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Kieran C.
Master's graduate in mathematics and physics, Maths Olympiad contestant
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Linear Algebra
TutorMe
Question:

The following quadratic equation $(x^{2}+ux+v=0$) has two roots, $$\alpha$$ and $$\beta$$. Derive an expression for $$\alpha^{2}+\beta^{2}$$ in terms of $$u$$ and $$v$$.

Kieran C.
Answer:

Ignore the temptation to apply the quadratic formula; there is an easier way to do this problem. As $$\alpha$$ and $$\beta$$ are roots of the quadratic equation: $(x^{2}+ux+v=(x-\alpha)(x-\beta)=0 \\ \Rightarrow x^{2}+ux+v=x^{2}-(\alpha+\beta)x+\alpha\beta$) Equating the coefficients of these two quadratic equations, we find that $$u=-(\alpha+\beta)$$ and $$v=\alpha\beta$$. To get $$\alpha^{2}+\beta^{2}$$, we square $$\alpha+\beta$$ and hope terms can be tidied up. $(u^{2}=(\alpha+\beta)^{2}=\alpha^{2}+\beta^{2}+2\alpha\beta=\alpha^{2}+\beta^{2}+2v$) So finally, $(\alpha^{2}+\beta^{2}=u^{2}-2v$)

Calculus
TutorMe
Question:

Calculate the derivative of $(f(r)=\sqrt{\frac{2(R-r)}{r^{2}+2(R-r)^{2}}}$) at $r=0$.

Kieran C.
Answer:

We will split this problem into steps. Let $(g(r)=\frac{2(R-r)}{r^{2}+2(R-r)^{2}}=\frac{u}{v}$) $$f(r)=\sqrt{g(r)}$$, so by the chain rule $(f'(0)=\frac{g'(0)}{2\sqrt{g(0)}}=\frac{\sqrt{R}}{2}g'(0)$) $$u'(r)=-2$$ and $$v'(r)=2r-4(R-r)=6r-4r$$. Hence $$u(0)=2R$$, $$v(0)=2R^{2}$$, $$u'(0)=-2$$ and finally $$v'(0)=-4R$$. Hence by the quotient rule: $(g'(0)=\frac{v(0)u'(0)-u(0)v'(0)}{v(0)^{2}}=\frac{-4R^{2}+8R^{2}}{4R^{4}}=\frac{1}{R^{2}}$) So finally, $(f'(0)=\frac{\sqrt{R}}{2R^{2}}=\frac{1}{2\sqrt{R^{\,3}}}$) Note that initially, this problem looks very difficult, as you may be tempted to calculate $$f'(r)$$ and evaluate this at $$r$$. However, this is quite tricky, and not necessary at all.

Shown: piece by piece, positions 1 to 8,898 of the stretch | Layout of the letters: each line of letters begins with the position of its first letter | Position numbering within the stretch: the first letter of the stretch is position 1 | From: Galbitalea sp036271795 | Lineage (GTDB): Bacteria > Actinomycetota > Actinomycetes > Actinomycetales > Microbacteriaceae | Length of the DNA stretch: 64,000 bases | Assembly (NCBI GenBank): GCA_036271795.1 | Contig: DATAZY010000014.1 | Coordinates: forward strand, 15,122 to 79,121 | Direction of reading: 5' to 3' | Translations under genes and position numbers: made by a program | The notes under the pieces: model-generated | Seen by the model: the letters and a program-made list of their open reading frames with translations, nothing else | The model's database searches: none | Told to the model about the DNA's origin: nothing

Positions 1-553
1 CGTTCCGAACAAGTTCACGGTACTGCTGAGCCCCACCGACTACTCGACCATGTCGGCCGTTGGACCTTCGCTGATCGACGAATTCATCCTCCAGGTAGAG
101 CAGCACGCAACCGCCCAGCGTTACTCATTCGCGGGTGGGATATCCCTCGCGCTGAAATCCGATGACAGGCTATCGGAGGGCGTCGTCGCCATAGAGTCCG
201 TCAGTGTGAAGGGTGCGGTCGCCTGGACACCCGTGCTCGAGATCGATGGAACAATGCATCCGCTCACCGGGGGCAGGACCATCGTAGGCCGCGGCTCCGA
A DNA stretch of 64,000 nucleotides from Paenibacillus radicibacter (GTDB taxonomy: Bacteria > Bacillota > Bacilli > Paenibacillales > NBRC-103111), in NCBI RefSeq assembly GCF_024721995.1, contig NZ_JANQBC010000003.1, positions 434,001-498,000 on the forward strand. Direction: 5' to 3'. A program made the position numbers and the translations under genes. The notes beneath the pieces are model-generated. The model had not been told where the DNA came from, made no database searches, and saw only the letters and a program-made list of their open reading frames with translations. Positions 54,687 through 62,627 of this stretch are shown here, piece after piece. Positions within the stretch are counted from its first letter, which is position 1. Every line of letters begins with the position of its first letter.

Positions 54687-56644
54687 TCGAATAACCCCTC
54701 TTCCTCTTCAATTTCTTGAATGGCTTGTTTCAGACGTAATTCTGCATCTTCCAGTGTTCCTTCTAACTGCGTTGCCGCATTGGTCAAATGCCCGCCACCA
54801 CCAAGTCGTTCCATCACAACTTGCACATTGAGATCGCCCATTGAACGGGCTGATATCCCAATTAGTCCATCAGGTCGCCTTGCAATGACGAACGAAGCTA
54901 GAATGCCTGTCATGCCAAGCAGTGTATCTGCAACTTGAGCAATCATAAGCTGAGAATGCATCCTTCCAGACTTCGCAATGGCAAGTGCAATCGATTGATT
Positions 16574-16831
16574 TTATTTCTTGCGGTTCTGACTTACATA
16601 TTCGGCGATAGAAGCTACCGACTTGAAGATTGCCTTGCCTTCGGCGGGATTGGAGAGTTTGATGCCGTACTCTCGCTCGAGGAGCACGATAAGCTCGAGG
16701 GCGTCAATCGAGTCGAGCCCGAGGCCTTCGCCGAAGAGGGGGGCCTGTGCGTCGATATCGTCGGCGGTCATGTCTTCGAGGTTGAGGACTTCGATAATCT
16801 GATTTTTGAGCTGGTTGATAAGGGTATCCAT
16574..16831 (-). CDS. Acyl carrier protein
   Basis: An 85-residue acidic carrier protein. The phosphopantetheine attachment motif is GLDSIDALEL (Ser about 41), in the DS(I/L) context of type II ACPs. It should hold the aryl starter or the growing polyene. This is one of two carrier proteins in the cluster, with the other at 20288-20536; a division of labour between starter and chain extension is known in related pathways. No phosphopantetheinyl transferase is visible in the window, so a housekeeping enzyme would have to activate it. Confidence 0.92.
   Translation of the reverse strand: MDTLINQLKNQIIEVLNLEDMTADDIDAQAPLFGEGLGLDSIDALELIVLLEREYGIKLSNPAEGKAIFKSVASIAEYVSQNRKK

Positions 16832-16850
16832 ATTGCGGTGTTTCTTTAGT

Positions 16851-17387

Physics
TutorMe
Question:

A ball is launched upwards with velocity $$u$$ from a height $$h$$ above the ground. How long will the ball be airborne before it hits the ground?

Kieran C.
Answer:

Denote the mass of the ball by $$m$$ and the acceleration due to gravity as $$g$$. The ball initially travels upwards until it stops at it's highest point, and then descends to the ground. Let the height of this highest point by $$H$$. We will work out the time it takes the ball to get from $$h$$ to $$H$$, and then from $$H$$ to the ground. $$h$$ to $$H$$: At the highest point, the velocity $$v$$ is $$0$$. Let the time taken be $$T_{1}$$. The initial velocity is $$u$$ and the acceleration is $$g$$ downwards. We know from the "uvast" equations that acceleration is equal to the difference in velocities divided by the time taken, so $(g=\frac{u}{T_{1}}\Rightarrow T_{1}=\frac{u}{g}$) The distance travelled $$s$$ during this leg of the journey can be calculated using $(v^{2}=u^{2}+2as\Rightarrow 0=u^{2}-2gs\Rightarrow s=\frac{u^{2}}{2g}$) Hence, the highest point reached by the ball is at height $(H=h+s=h+\frac{u^{2}}{2g}$) $$H$$ to $$0$$: Denote the travel time by $$T_{2}$$. The initial velocity is 0, the distance travelled is $$H$$. Then we use the following "uvast" equation to find $$T_{2}$$: $(s=ut+\frac{1}{2}at^{2}\Rightarrow H = \frac{1}{2}gT_{2}^{2}\Rightarrow T_{2}=\sqrt{\frac{2H}{g}}$) Finally, combining all these equations we get the total travel time to be $(T=T_{1}+T_{2}=\frac{u}{g}+\sqrt{\frac{2H}{g}}=\frac{u}{g}+\sqrt{\frac{2h}{g}+\left(\frac{u}{g}\right)^{2}}$)

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